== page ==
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Ben Jones
Ben Jones, UK Lawyer
Category: Employment Law
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Experience:  Qualified Employment Solicitor - Please start your question with 'For Ben Jones'
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I have a limited company and I have been working with a

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I have a limited company and I have been working with a company in London through another contracting company. The contracting company has been charging me 20% over my rates and now they want to increase that to 30%. There is nothing in the contract to indicate that they can increase the rate. Please note that the contract was never signed by them (since they wanted to change the contract) and only they have my signature.
At the same time the consulting company want to increase their rate with the company since the company has asked to extend their work with me. The company is not happy with the increase and they have asked me if I can contract with them directly.
My question is, is the consulting company in a breach of their contract with me for increasing their rate during our six-month contract and bullying the change without any reason.
Please let me know.
Kind regards

Hello, my name is***** am a qualified lawyer and I will be assisting you with your question today.

Is it possible for me to see a copy of the contract please?

Customer: replied 1 year ago.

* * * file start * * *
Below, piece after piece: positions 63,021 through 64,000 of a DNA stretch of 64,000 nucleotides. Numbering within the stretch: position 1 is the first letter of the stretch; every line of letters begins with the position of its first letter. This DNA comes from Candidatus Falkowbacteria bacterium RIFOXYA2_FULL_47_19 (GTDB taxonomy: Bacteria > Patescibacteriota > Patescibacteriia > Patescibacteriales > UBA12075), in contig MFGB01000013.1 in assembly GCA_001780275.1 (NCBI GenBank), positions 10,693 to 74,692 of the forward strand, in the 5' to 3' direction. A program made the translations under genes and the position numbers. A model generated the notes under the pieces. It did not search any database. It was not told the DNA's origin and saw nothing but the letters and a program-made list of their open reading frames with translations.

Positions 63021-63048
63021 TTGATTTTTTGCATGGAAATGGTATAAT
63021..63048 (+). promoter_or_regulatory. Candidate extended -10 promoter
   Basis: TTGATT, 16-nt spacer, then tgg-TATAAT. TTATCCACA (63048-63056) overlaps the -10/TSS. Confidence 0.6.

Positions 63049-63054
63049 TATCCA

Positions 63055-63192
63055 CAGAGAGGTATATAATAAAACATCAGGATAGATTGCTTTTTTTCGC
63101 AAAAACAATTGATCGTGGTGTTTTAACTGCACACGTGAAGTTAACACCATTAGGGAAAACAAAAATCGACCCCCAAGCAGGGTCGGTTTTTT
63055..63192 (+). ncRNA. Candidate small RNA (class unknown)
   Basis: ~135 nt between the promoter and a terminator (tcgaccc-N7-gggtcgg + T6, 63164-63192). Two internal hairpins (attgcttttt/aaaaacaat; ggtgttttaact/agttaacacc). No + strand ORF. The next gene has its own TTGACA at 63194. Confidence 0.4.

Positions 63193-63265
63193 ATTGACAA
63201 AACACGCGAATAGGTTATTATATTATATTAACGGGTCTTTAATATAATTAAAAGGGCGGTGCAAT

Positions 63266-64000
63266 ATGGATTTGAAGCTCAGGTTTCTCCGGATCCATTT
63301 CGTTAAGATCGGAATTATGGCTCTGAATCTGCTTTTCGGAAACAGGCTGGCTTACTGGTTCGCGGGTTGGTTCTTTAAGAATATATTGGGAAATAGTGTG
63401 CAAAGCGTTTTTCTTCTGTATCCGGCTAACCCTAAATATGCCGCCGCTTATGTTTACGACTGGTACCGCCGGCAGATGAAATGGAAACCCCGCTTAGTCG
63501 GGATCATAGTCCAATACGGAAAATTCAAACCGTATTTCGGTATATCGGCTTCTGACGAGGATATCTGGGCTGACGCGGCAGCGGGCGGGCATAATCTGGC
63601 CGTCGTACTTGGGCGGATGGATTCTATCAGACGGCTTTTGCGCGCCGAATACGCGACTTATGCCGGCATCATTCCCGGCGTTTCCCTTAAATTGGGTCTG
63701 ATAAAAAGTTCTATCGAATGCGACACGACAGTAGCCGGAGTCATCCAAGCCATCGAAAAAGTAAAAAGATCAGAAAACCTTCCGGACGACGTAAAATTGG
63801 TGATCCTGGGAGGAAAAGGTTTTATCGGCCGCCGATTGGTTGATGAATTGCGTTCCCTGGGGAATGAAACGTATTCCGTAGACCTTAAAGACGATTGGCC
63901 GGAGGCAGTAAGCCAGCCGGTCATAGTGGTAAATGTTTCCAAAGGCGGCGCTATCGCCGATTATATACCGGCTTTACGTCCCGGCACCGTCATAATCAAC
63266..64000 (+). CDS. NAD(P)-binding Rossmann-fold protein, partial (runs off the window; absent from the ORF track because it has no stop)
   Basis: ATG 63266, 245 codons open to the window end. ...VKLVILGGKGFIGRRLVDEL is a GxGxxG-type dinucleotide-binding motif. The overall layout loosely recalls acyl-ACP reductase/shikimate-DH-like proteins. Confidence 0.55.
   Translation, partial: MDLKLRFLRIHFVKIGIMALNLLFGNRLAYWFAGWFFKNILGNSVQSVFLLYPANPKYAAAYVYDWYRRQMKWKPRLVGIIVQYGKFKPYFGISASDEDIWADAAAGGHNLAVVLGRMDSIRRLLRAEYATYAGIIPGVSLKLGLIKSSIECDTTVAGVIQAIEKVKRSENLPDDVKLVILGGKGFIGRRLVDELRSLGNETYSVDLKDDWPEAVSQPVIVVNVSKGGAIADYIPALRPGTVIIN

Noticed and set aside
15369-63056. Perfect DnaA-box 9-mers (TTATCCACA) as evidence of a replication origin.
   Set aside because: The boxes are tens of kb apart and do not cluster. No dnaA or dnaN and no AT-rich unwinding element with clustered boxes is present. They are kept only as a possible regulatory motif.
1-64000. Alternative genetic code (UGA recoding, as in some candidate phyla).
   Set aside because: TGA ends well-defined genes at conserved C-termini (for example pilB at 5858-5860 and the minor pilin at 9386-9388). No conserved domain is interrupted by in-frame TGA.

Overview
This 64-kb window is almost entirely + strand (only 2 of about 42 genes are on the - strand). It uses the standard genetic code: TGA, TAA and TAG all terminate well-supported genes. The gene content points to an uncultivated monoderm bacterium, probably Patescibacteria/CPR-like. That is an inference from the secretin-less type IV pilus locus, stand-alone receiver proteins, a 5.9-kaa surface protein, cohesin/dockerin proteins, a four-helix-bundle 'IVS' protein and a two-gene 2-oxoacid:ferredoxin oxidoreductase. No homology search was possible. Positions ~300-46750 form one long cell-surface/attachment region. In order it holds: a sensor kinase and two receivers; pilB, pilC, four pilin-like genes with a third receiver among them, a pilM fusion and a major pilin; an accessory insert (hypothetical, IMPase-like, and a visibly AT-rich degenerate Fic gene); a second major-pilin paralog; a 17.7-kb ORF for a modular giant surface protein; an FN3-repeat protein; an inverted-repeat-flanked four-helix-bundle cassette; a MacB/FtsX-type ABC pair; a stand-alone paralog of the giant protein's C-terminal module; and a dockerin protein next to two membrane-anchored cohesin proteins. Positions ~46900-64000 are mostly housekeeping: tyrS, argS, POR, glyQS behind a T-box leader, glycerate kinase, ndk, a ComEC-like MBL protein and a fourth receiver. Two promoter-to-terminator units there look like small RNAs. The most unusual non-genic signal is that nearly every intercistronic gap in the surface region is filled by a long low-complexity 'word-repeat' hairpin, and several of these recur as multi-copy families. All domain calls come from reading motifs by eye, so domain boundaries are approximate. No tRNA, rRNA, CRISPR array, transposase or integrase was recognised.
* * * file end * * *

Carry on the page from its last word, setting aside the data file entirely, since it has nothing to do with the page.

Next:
Hi BenDid you receive my response? I have enclosed the contract for you. Please note this is their contract template. I don't have their signature. The contract was signed in March.

Hi there. Thank you for the attachment, which I have now received. I will review the relevant information and laws and will get back to you at the earliest opportunity. There is no need to wait here as you will receive an email when I have responded. Also, please do not responded to this message as it will just push your questions to the back of the queue and you may experience unnecessary delays. Thank you.

Hi there, thanks for your patience. First of all it is important to note that the lack of signature on the other wide’s part is unlikely to mean that the contract is invalid in any way. A signature is not a legal requirement for a contract to be legally binding and if it is clear that both parties were aware of the contract and had agreed to work under its terms, a signature would not be required and an acceptance of the contract would be implied. So if you were both happily working under the contract’s terms there would have been an implied acceptance on both sides.In terms of the changes, I cannot see anything in the contract which allows them to make such changes. Therefore, assuming that the charges they are trying to change are specifically contained in the contract, changing them can indeed amount to a breach. They would usually require a clause allowing them to do that or the consent of the other parties to the contract and in the absence of either, it can be a breach of contract.In the event of a breach it could allow you to argue that you are treating the contract being at an end and terminate it. Usually that would all w you to try and bypass any restrictions in the contract preventing you from working for competitors or in the industry but I dis not see any restrictions in the contract anyway so that may not be relevant.I hope this has answered your query. I would be grateful if you could please take a second to leave a positive rating (3, 4 or 5 stars) as that is an important part of our process and recognises the time I have spent assisting you. If you need me to clarify anything before you go - please get back to me on here and I will assist further as best as I can. Thank you